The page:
Wambaugh begins his new novel with this sentence:"Nathan Weiss, called Hollywood Nate by the other cops because of his obsession, recently waning, to break into the movie business, had left Watch 5, the midwatch, eight months earlier, shortly after the very senior sergeant known as the Oracle had died of a massive heart attack there on the police Walk of Fame in front of Hollywood Station."Yikes. That sentence has more twists-and-turns than a two lane road through L.A.'s Topanga Canyon. I'm not saying there is a value judgment in that comment, but Wambaugh's narrative seems to start off a bit convoluted. Nevertheless, I will keep an open mind when I read the new Wambaugh.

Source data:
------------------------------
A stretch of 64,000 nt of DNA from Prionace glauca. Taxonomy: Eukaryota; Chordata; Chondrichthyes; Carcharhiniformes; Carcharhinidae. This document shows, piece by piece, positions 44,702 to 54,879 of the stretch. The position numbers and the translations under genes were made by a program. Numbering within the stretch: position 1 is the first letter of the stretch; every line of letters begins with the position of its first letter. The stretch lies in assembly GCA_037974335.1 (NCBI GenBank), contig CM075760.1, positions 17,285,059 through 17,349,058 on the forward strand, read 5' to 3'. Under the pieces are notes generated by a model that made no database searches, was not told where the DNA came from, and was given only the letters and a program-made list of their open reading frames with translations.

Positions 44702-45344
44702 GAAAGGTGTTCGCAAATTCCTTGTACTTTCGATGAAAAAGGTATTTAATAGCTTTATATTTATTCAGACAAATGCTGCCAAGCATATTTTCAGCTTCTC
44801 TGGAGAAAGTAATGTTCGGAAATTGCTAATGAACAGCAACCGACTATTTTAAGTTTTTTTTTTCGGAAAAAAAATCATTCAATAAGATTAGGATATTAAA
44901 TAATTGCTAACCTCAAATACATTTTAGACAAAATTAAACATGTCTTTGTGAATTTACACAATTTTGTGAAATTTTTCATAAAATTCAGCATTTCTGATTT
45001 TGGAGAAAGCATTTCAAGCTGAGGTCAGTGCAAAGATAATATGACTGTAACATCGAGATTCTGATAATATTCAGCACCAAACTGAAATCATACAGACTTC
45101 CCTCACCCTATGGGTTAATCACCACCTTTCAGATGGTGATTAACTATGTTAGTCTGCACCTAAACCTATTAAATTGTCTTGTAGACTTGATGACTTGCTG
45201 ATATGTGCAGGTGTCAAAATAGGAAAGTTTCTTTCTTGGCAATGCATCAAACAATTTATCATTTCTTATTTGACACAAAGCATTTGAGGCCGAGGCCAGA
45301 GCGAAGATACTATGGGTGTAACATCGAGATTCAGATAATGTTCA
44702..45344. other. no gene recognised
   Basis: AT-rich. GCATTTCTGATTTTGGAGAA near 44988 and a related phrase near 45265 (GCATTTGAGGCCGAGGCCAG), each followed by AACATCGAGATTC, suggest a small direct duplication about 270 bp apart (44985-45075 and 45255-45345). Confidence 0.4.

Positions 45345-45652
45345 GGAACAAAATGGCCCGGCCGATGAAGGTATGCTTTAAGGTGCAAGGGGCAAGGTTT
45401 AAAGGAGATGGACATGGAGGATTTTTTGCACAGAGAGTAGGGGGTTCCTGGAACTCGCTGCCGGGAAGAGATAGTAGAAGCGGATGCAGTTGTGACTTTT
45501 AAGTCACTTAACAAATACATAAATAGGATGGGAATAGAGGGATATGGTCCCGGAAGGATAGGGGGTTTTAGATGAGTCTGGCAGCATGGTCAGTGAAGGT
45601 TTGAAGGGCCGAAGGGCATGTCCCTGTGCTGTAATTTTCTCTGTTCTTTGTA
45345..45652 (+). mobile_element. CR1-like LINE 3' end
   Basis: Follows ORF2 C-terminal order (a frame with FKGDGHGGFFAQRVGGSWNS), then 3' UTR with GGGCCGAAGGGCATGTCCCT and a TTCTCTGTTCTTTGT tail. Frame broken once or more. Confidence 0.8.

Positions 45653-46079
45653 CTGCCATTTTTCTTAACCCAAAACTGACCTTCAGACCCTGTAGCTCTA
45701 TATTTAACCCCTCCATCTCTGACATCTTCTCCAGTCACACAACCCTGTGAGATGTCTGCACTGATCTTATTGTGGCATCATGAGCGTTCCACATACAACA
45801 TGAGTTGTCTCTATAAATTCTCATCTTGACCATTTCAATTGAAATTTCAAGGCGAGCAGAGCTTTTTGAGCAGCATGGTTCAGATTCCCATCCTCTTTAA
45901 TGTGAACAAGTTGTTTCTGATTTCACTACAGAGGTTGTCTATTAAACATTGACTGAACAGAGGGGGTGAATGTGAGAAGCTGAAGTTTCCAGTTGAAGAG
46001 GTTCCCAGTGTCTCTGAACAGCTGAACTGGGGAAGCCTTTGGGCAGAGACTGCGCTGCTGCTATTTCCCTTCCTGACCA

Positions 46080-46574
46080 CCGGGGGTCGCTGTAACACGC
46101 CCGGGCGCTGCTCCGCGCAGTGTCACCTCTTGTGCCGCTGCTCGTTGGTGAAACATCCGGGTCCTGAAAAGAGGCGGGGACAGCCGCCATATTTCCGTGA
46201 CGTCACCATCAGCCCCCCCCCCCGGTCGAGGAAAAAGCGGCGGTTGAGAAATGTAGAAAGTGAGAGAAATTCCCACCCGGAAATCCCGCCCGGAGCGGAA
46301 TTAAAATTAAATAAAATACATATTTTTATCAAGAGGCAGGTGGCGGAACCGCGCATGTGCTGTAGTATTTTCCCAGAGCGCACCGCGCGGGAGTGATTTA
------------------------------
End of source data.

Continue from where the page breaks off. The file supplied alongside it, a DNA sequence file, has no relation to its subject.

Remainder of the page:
I would amend my comment by deleting the word "new" from my last sentence. Obviously, I have not kept current with Wambaugh's output.
I've been covering the police and the crime beat for a good number of years, and I believe that no writer portrays the police more completely than Joseph Wambaugh.His cops are real people and not the over-the-top, rogue supercops and other one dimensional characters one usually finds in novels, movies and TV programs. Wambaugh is also very funny. His upcoming new novel, "Hollywood Moon," is the third in a triligy of first-rate tales about the police officers who work out Hollywood Station in LA. I enjoyed the first two, "Hollywood Station" and "Hollywood CROWS," as I've enjoyed all of Wambaugh's previous novels and nonfiction books.I also enjoyed talking to Joe Wambaugh about his books and real cops. My interview with him can be read at www.orchardpressmysteries.com/semper_cop.htmPaul Davishttp://home.comcast.net/~pauldavisoncrime/site/